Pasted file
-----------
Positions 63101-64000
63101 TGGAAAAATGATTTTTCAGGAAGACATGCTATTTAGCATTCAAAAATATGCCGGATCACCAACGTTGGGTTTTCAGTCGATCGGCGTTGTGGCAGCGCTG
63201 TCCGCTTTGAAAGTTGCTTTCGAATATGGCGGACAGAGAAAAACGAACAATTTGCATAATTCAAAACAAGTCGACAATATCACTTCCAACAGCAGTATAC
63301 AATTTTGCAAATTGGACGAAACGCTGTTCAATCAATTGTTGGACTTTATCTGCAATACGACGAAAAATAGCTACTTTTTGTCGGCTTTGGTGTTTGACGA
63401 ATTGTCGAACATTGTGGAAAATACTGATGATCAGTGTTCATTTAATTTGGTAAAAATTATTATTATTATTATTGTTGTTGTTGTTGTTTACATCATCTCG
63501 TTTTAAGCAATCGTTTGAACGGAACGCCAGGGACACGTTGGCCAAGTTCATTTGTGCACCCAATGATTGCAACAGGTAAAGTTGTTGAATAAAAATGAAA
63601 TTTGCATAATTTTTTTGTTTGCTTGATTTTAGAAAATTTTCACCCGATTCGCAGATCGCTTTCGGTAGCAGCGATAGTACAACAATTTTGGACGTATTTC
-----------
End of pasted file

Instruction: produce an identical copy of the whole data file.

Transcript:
Positions 63101-64000
63101 TGGAAAAATGATTTTTCAGGAAGACATGCTATTTAGCATTCAAAAATATGCCGGATCACCAACGTTGGGTTTTCAGTCGATCGGCGTTGTGGCAGCGCTG
63201 TCCGCTTTGAAAGTTGCTTTCGAATATGGCGGACAGAGAAAAACGAACAATTTGCATAATTCAAAACAAGTCGACAATATCACTTCCAACAGCAGTATAC
63301 AATTTTGCAAATTGGACGAAACGCTGTTCAATCAATTGTTGGACTTTATCTGCAATACGACGAAAAATAGCTACTTTTTGTCGGCTTTGGTGTTTGACGA
63401 ATTGTCGAACATTGTGGAAAATACTGATGATCAGTGTTCATTTAATTTGGTAAAAATTATTATTATTATTATTGTTGTTGTTGTTGTTTACATCATCTCG
63501 TTTTAAGCAATCGTTTGAACGGAACGCCAGGGACACGTTGGCCAAGTTCATTTGTGCACCCAATGATTGCAACAGGTAAAGTTGTTGAATAAAAATGAAA
63601 TTTGCATAATTTTTTTGTTTGCTTGATTTTAGAAAATTTTCACCCGATTCGCAGATCGCTTTCGGTAGCAGCGATAGTACAACAATTTTGGACGTATTTC